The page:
So I’ve already said and written all that I wish to write and say about the genius Phish displayed in the second set. And as for the rest of the show, well. To quote Abraham Lincoln, “’twas a mixed-bag,” which come to think of it, may just be why so many were seemingly so offended by my “review” of this “set.” I was personally attacked for my bullshit “review” of the fake band’s performance of a fake album’s fake songs by some dot net users perhaps, perhaps, because they were insecure in the knowledge that they knew in their hearts to be true: the Phish music performed this All Hallows’ Eve wasn’t all that fucken hallowed (for Phish). In fact, while i rokk is certainly must-hear for Phish fans, I wouldn’t recommend anything from this show to someone who doesn’t already love Phish. The “Halley’s” and ASIHTOS are jamcharted, so sure check them out if you’ve not heard them before. FIVE FAKE STARS. SJCRPS: 7 (H/W: 7/6). A1: A3 (or B2, whatever [insert your own bullshit rating here]).
10/31/21 MGM Grand, Vegas: This is a stupendous Halloween show, and I’m not just saying this because I find moss piglets to be among the most terrifyingly disgusting creatures in the universe, whose extinction I welcome. I’ve never even been much of a fan of comic books but still think the concept behind this “costume” is, and the spectacle of the set was, HILARIOUSLY ENTERTAINING, particularly in Las Vegas ffs, where the absurd is celebrated. I appreciate that some (if not many) of you who attended Chilling Thrilling and/or Kasvot Växt and this show didn’t like Sci Fi Soldier as much as you liked either or both of those other two Halloween shows, and that’s fine. You are entitled to your opinion. But, and I mean this with the utmost disrespect, you’re fukken deaf if you think the music of those shows is overall superior to the music of this Sci Fi Soldier show.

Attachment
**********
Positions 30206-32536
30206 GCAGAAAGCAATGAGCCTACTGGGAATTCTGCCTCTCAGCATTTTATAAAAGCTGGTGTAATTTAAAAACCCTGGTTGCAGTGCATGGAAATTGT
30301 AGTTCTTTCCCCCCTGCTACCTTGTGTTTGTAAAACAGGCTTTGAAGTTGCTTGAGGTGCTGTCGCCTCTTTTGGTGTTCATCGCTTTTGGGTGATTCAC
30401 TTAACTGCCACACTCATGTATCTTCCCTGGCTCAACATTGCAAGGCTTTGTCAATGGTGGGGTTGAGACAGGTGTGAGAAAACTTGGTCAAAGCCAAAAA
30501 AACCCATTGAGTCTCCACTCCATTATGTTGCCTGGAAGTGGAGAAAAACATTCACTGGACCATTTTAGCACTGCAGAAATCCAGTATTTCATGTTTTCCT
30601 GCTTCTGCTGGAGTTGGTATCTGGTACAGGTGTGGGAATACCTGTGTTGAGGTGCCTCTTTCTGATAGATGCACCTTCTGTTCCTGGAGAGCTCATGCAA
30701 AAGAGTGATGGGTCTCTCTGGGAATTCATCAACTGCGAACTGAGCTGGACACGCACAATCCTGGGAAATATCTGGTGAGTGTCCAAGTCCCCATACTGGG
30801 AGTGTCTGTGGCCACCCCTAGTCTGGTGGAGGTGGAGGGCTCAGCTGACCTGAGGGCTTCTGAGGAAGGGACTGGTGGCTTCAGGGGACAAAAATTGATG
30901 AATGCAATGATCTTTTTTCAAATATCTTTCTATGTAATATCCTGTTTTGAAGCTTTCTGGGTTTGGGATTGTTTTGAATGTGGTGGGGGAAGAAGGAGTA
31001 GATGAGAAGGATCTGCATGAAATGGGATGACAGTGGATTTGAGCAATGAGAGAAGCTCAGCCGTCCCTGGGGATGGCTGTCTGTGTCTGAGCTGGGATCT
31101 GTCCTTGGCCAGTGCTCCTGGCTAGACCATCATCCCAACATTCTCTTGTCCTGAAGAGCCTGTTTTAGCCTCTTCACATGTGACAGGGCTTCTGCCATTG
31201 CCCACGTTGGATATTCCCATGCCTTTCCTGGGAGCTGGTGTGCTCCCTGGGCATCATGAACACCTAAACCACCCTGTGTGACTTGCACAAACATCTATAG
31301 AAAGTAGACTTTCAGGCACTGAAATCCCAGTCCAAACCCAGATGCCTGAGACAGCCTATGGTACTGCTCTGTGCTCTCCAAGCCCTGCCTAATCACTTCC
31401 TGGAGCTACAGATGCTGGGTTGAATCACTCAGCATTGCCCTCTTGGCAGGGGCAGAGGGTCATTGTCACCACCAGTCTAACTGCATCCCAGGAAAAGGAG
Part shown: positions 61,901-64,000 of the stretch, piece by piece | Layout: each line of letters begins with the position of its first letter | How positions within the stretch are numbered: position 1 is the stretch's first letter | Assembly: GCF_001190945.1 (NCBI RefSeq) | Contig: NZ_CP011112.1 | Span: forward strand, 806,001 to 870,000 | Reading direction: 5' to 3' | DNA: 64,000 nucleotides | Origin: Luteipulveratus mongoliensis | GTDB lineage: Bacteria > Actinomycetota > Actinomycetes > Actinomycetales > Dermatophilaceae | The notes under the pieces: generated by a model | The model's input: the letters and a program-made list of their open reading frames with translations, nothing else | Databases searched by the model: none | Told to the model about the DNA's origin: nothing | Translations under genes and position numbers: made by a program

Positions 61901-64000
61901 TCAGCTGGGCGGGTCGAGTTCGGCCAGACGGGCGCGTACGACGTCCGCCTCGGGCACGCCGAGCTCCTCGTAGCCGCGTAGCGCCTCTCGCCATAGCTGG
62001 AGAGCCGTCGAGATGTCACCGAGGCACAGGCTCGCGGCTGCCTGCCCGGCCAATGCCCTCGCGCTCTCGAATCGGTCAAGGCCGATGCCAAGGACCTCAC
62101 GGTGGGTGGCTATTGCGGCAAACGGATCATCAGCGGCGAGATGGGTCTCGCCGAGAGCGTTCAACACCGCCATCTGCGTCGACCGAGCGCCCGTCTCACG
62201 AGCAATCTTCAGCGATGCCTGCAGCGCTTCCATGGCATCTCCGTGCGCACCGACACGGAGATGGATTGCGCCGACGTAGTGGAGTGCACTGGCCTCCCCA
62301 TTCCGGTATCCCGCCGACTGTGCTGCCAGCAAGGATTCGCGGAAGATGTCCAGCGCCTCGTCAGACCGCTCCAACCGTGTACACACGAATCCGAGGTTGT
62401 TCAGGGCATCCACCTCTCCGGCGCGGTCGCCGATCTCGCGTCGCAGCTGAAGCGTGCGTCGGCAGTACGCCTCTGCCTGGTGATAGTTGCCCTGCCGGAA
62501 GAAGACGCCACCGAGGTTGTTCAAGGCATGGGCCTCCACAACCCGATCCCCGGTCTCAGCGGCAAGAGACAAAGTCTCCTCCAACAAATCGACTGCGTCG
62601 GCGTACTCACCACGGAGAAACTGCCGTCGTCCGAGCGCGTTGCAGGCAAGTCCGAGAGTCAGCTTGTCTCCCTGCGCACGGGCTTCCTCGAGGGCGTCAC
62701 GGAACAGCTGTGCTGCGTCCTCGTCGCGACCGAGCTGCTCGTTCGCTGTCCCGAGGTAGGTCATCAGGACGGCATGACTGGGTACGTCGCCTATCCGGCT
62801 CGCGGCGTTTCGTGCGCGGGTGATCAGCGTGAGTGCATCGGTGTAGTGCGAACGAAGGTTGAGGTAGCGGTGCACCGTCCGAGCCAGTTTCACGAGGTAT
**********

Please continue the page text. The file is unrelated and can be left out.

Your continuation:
Not only is this Sci Fi Soldier second set, like Chilling Thrilling and Kasvot Växt, as Phishy as it gets, involving some gloriously creative, original performances, but this time, this Halloween, all three sets contained at least something worth relistening to multiple times. The first set contains an exceptional 25+ minute “Ghost” and a KDF that’s also worth a damn, and the second set contains funkengroovy, engaging, and/or fierce improv throughout the set, whether you like any of the (deliberately and consciously silly) songs or not. And fwiw although they don’t use these instruments in this debut version, I hope Page uses both the clav AND the moog and Trey uses the mu-tron envelope filter more often in “The Howling” in the future, as they did at Wilmington on 7/18/23, since it’s sooo close to SWINGING a la “Dancin’” or “Shakedown Street.”
And the third set? Opens with a wild-ride-of-a “Carini,” the jam of which goes major key relatively quickly and, well, far from being lumpy or frightening, is wondrous! Set also contains a good “Soul Planet,” jamcharted because its final few minutes involve outstanding band interplay (including Trey’s expert use of the echoplex I suspect as well) and a smoooooth -> segue into “Death Don’t Hurt Very Long.” And a “Harry Hood” encore?? Get the tapes! FIVE STARS. SJCRPS: 9. A1: A1.
HAPPY HALLOWEEN! $0.02.